News from the Philippines

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Coping with Typhoon Ondoy

This year’s World Breastfeeding Week theme was Breastfeeding - a vital emergency response. The messages were heeded at the end of September when Typhoon Ondoy ravaged MetroManila with floods and muds which swept homes and humans away without mercy. The IBFAN group in the Philippines, Arugaan, together with La Leche League, Latch, Peace and Joy Mission Group and the Community Groups of the City of Taguig, helped with wetnursing, relactation and breastfeeding counselling in the evacuation centres. Pasteurized human milk was cupfed by volunteer doctors and university students at the evacuation center.

Photo: Arugaan


Closing loopholes in the Law

At the Nestlé AGM in April, in response to our question about its bad warnings on labels in the Philippines, Nestlé claimed to be ‘confused’ about how to implement the Regulations. The Baby Feeding Law Group wrote to the Philippine Secretary of Health, Francisco T Duque III in May, highlighting how a weakness in the Guidelines on Labelling regarding warnings about intrinsic contamination is being exploited.

Our concerns were heard and a new draft law, fixing this and several other loopholes could shortly be adopted.The draft Law, has been discussed for the past two years and despite industry’s attempt to water it down, still maintains the important provisions that are needed. It will hopefully do the following:

  1. clarify the scope of the law (to include complementary foods and milks for pregnant women);  
  2. impose a total ban on adverts for products for infant and young children up to two years of age; 
  3. screen products from two years old and above; 
  4. ensure that the labels correctly carry the WHO recommended procedure for safe preparation of Infant Formula and that the warning about intrinsic contamination is accurate; 
  5. empower the regulatory body with additional powers to enforce administrative sanctions, fast tracking the processing of violations and fines;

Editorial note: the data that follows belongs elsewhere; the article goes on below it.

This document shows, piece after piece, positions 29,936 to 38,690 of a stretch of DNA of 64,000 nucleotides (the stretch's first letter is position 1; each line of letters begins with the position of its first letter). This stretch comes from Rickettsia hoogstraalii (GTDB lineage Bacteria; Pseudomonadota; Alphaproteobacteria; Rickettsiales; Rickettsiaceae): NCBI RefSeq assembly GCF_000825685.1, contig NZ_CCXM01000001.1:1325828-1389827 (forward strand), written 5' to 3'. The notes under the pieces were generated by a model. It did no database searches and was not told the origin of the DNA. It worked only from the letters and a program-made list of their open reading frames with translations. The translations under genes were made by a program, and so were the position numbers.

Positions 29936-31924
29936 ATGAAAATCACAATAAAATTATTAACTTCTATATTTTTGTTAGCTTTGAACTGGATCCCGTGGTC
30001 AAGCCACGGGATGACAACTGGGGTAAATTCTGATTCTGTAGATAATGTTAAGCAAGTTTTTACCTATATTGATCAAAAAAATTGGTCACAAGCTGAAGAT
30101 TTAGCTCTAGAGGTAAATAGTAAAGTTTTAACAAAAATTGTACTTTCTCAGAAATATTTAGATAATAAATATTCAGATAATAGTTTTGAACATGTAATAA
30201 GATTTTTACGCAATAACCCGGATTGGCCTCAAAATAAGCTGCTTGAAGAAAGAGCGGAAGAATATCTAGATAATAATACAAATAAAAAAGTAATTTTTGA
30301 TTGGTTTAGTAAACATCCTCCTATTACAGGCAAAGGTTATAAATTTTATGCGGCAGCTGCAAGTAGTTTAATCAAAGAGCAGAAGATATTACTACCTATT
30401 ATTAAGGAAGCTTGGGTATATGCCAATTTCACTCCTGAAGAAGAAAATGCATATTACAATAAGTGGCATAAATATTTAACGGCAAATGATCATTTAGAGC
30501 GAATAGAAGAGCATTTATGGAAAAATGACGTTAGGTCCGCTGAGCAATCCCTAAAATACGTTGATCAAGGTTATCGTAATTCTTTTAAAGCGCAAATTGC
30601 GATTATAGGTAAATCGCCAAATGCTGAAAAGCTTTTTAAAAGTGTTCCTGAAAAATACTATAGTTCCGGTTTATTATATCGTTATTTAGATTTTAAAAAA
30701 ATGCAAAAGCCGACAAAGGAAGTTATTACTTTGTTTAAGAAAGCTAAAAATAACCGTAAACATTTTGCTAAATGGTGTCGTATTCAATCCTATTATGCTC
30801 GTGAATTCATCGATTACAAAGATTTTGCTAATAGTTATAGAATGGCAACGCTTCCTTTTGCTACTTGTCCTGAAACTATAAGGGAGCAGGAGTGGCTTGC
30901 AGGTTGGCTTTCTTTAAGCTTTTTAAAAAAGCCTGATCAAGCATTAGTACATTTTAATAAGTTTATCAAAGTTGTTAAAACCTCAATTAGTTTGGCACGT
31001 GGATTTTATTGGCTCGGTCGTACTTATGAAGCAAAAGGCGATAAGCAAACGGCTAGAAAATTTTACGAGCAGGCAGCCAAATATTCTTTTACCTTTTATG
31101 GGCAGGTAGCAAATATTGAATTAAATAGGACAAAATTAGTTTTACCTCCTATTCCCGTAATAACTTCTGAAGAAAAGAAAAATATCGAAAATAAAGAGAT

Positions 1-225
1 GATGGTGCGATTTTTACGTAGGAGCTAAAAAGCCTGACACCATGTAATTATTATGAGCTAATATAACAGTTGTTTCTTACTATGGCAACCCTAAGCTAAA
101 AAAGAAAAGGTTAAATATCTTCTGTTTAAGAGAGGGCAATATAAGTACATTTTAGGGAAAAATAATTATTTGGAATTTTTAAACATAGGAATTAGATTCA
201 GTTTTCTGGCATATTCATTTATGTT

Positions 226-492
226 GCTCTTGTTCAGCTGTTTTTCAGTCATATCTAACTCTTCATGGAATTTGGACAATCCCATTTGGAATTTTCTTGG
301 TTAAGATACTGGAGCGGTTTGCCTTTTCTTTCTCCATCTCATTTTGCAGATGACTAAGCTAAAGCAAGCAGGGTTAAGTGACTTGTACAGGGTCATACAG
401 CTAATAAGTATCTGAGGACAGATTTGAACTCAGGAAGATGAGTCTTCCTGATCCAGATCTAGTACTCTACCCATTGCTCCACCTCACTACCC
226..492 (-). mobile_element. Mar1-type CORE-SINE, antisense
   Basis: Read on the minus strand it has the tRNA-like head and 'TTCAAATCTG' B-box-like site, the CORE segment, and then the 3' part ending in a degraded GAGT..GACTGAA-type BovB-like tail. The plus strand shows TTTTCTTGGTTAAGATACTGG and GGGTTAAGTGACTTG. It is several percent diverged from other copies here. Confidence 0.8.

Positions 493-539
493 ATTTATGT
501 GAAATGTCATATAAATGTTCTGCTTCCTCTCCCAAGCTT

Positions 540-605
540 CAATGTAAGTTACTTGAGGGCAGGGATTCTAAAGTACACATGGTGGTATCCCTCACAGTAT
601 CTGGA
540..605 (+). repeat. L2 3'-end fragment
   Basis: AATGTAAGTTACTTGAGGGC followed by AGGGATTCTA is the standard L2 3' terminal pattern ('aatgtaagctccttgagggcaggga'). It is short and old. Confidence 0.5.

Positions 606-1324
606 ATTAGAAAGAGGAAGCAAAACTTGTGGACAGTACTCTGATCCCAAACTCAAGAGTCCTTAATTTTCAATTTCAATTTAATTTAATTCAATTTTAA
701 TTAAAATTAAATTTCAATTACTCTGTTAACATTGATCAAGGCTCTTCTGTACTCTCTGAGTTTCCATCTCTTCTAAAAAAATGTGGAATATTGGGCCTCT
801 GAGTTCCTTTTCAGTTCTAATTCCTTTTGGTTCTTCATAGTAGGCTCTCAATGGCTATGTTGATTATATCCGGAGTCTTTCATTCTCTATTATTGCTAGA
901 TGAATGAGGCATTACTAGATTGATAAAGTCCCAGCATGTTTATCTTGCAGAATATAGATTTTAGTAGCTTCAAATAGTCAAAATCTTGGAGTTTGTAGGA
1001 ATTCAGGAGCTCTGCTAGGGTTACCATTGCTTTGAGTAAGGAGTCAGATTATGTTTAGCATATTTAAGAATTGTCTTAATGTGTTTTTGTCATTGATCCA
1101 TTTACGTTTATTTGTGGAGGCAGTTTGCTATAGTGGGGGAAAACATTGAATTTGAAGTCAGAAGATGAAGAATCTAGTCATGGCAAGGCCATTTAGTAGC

6. provide an avenue for citizen action so that complaints can be filed directly with a court instead of through a regulatory agency.


Professor Björkstén’s visit

In Update 19 and since we have highlighted how, in 1993, Professor Bengt Björkstén of the Karolinska Institute in Sweden was critical of Nestlé and ‘hypo-allergenic’ claims. So we were disappointed to find that in the last year Nestlé, and an industry-funded organisation, ‘Working for Working Mothers’ (WOW) sponsored him on trips to the Philippines. This prompted a complaint to the Bureau of Food and Drugs that WOW violated the Law in relation to the sponsorship. During his 2008 trip Prof. Björkstén suggested that babies born by caesarian section are immune suppressed. In March 2009, adverts promoting a new Nestlé infant formula for caesarian babies, Nan Pro Gold, claiming ‘probiotic’ protection, appeared in New Zealand. But in April Björkstén said in an email to us: “I am not aware of any serious scientist who is recommending probiotics and omega-3 to infant formulae, although they may be of some benefit.”


Send for the Campaign Pack, which includes a DVD from UNICEF Philippines showing how claims on milks for older babies undermine breastfeeding in the Philippines.

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